Phill Price tests the new Webley Spector tactical springer

credit: Archant

Tactical: what does it mean? It’s the ‘in’ word in the shooting industry today. You can get tactical guns, scopes, clothing, knives, bags, sun glasses and even tactical pens, but what does it mean to the average airgun shooter? I guess everything tactical looks a bit military, perhaps even a touch SAS, so it has that tough and rugged appeal and perhaps that’s enough. However much we might want to deny it, we all buy with our eyes, and if a product ‘lights-our-candle’ then why shouldn’t we buy it?

I make this point because Webley has sent us a Tactical version of their popular VMX break barrel sporter. The basic action is available in a number of versions but its heart is just the same. You can choose from the conventional spring pistol version that benefits from Webley’s Power-Lok system or select the D-Ram version that replaces the wound coil steel spring with a gas ram. In the spring versions are suffixed SR and the so the rifle on test is correctly referred to as the Spector SR and again there’s a choice. The gun on test uses a plain barrel with a synthetic muzzle weight that doubles as a cocking aid. It also incorporates the front sight which has a fibre optic element built in. The other option has a full length shroud and built in silencer which will cost and additional £30.

credit: Archant

Tactical stock

Where the Spector immediately stands out from the standard models is the new stock. It looks for all the world like an assault rifle with the straight butt section of the stock and the steeply raked pistol grip. There’s even a fake magazine well. The butt section looks as if you can adjust the height of the cheek piece but it is in fact all moulded in and therefore fixed in place. Because the cocking link is not articulated, the slot cut in the fore end is very long, coming almost all the way back to the magazine well, but the material the stock is made from is stiff enough to eliminate unwanted flex. The sides have a ribbed finish to add grip in wet conditions.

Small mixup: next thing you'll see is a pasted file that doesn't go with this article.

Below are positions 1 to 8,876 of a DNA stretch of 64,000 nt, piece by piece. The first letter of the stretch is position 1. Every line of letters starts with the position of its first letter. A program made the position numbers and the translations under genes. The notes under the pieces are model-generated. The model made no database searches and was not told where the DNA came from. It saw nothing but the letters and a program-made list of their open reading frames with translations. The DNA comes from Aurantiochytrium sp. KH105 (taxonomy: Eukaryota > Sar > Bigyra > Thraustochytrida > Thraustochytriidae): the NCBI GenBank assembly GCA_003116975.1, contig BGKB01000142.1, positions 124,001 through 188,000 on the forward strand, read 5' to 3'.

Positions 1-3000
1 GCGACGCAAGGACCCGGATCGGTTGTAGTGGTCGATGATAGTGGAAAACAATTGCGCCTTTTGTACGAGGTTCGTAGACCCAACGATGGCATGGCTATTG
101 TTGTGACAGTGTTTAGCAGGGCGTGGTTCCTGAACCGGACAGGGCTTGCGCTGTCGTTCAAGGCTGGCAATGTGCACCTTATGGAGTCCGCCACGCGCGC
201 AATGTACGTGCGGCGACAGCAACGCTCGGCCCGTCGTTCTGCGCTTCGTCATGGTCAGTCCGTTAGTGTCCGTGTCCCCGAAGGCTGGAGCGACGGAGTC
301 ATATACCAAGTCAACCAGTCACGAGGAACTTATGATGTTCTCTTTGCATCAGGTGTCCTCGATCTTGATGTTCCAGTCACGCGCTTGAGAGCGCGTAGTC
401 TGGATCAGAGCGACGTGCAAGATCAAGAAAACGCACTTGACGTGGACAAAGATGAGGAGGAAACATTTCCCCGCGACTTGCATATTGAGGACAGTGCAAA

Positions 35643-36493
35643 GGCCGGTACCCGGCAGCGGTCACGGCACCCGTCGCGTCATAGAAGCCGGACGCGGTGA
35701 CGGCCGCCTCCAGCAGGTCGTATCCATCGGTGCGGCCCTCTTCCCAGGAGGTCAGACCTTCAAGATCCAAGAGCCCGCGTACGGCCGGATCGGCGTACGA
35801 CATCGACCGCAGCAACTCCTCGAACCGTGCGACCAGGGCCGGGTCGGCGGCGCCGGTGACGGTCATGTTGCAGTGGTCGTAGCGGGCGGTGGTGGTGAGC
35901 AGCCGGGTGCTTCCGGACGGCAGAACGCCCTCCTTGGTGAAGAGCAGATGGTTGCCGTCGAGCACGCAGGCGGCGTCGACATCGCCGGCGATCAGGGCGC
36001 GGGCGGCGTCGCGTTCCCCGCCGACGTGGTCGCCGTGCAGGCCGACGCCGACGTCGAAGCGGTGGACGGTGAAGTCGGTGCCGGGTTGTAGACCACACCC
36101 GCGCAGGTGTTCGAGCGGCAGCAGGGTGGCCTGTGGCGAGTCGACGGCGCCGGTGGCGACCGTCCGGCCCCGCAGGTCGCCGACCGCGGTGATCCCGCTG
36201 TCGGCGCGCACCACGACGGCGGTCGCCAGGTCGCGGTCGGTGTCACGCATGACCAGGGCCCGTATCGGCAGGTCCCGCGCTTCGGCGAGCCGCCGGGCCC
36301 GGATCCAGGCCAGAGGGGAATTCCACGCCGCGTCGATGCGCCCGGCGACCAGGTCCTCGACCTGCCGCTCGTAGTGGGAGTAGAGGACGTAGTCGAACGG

I think that the pistol grip is the thing that will attract most buyers to this rifle. It gives a very different feel to a conventional sporter with your hand held so low relative to the barrel and many of us find this quite a relaxing position. It drops your finger neatly onto the trigger blade and fitted my medium sized hand well. The rifle is truly ambidextrous with even the automatic, resettable safety suiting lefties just as well as normal people.

Fibre optic

As with most guns in this price range, open sights are fitted as standard and fibre-optic inserts are the norm these days. The scope rail machined into the top of the cylinder acknowledges the challenges recoiling guns bring to fitting scopes with not one, but two arrestor devices. The first is two drillings on the centre line of the rail. These accept an arrestor stud in the base of the rear scope mount. Once this pin is locked in you can be sure nothing will be moving. For those mounts that don’t contain a pin there’s a plate screwed to the action that forms a solid back stop for the rear mount to be butted up against. Perhaps this sounds a bit belt-and-braces but trust me, recoiling guns need recoil arrestors and we should applaud Webley for giving us a choice.

I paired the Spector with an AGS 3-9 x 40 scope and mounts, a combination that looked just right. This little scope is great value for money coming with a mil-dot reticle, flip-up lens covers and a pair of double-bolt mounts all included in the price.

The rifle sells for £149.99 so the combination is only just over £200 making it excellent value for money. On top of this Webley offers an impressive 12 month warranty for peace of mind. If tactical looks are your thing, then Webley just brought your kind of gun to the gun shop near you.

RRP £149.99